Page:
I am not sure I have ever bought a book by the look of its cover alone. I am a global nomad and need to be careful about which books I can bring along with me, so I often stand at a bookshop reading the first chapter of a book before deciding to buy it. I always have a long reading list based on recommendations, so these days I rarely buy a book which I haven't heard about.
Book you hid from your parents:
I grew up in Việt Nam during the American embargo, and we didn't have access to many books. There was no library I could visit. My parents have always been hungry readers, so they used our little money to buy whatever books were available at that time. I read some of them so often until the covers fell off, and my father had to use cardboard to make new covers for these books. Books were precious to us, and we shared everything we had. There was no secret between my parents and me when it came to books, and I was grateful for that since it brought me close to my parents.
Book that changed your life:
Happiness: Essential Mindfulness Practices by the Vietnamese Zen Master Thích Nhất Hạnh. Life is demanding and can be overwhelming. This book reminds me every day about the importance of being present and to appreciate the smallest moment of joy, to spread love and peace and positive energy to the people around me.
Favorite line from a book:
"In the moments of difficulty, I hold on to a line of poetry and pull myself up." --Phùng Quán, a favorite Vietnamese poet of mine.
Five books you'll never part with:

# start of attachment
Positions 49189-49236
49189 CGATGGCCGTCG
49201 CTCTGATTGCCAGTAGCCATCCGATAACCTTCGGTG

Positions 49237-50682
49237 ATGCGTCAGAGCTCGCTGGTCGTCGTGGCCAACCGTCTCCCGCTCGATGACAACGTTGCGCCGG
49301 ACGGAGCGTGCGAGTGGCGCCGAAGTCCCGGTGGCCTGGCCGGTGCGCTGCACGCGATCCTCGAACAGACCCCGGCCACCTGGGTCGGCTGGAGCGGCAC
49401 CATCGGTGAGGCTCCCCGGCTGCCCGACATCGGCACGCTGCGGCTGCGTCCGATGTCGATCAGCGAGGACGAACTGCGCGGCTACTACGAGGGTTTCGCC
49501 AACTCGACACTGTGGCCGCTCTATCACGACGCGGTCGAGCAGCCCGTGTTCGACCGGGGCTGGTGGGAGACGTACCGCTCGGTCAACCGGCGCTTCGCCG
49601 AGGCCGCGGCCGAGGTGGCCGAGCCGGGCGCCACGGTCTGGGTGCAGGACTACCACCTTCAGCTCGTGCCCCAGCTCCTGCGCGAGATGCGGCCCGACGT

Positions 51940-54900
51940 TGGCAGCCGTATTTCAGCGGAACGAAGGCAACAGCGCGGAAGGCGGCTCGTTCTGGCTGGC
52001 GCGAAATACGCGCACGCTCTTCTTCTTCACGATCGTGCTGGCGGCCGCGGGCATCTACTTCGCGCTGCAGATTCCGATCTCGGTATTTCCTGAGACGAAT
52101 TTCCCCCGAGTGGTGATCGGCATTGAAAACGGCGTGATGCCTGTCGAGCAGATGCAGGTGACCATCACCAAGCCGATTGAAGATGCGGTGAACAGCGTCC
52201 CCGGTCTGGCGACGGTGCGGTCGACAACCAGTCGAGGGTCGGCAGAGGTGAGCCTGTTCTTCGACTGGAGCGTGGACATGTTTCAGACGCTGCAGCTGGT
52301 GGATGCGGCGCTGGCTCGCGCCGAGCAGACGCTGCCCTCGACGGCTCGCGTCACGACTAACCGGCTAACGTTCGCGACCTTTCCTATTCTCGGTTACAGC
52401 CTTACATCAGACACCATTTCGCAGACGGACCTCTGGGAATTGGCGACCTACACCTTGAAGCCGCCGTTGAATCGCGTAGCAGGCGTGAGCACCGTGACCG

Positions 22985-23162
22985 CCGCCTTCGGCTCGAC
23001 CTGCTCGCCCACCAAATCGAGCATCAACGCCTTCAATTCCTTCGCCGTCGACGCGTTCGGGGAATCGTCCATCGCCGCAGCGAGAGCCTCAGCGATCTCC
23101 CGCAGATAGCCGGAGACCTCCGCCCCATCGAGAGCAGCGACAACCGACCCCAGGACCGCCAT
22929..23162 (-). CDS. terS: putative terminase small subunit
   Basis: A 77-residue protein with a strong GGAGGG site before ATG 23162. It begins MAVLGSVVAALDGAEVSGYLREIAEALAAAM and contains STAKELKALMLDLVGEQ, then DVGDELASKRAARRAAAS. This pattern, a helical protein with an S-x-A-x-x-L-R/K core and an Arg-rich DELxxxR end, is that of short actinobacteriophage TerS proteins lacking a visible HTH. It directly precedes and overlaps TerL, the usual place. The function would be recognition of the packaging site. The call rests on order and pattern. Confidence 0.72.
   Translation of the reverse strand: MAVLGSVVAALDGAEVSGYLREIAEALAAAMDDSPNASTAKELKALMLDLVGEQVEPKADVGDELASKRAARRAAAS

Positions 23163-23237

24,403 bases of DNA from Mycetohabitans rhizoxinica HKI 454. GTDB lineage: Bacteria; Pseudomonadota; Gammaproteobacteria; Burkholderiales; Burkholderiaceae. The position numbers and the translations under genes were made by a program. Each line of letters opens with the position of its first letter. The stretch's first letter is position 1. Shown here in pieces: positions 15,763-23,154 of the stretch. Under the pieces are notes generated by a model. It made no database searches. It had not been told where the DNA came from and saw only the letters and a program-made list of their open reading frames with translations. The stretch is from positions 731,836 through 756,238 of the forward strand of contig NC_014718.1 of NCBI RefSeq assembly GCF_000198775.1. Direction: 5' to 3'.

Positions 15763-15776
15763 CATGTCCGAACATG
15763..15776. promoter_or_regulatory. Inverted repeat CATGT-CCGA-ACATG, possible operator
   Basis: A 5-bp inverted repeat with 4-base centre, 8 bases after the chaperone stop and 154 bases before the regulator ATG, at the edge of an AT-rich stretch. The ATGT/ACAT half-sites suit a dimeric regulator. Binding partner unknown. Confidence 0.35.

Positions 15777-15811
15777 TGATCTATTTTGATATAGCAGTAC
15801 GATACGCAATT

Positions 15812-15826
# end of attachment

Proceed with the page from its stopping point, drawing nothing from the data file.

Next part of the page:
I have been living the life of a nomad due to my husband's job. We moved from Việt Nam to Bangladesh, the Philippines, Belgium, Indonesia, and now we are in Kyrgyzstan. I have hundreds of books that I can never part with. (I carry them from one country to the next.) My list of books I'll never part with is long but if I must choose five, here they are: the Bible, The Tale of Kiều (a Vietnamese epic written in 3,254 lines of poetry by Nguyễn Du), Happiness: Essential Mindfulness Practices by Thích Nhất Hạnh, The Kite Runner by Khaled Hosseini and The Book Thief by Markus Zusak.
Forthcoming books you are excited about:
I am, with the Pulitzer Prize-winner Viet Thanh Nguyen, a member of the editorial board of DVAN's publishing series. We publish books about the diasporic Vietnamese experience in order to fight against invisibility and reclaim representation on our own terms. Collaborating with independent and university presses, we spotlight emerging and innovative writers to show the diversity and complexity of the literature of the Southeast Asian diaspora. I am very excited that we are publishing titles such as Hà Nội at Midnight (a short story collection by Bảo Ninh, the acclaimed author of The Sorrow of War), Nothing Follows (a poetry collection by Lan Duong) and Watermark: Vietnamese American Poetry and Prose (the 25th anniversary edition). Another forthcoming title is On Being a Writer: Vietnamese Diasporas in Dialogue, which brings together writers and poets from different countries to speak with each other about issues that are important to us as writers. This book will be the first of its kind to engage a global perspective on the plurality of the Vietnamese diasporic experience and imaginaries.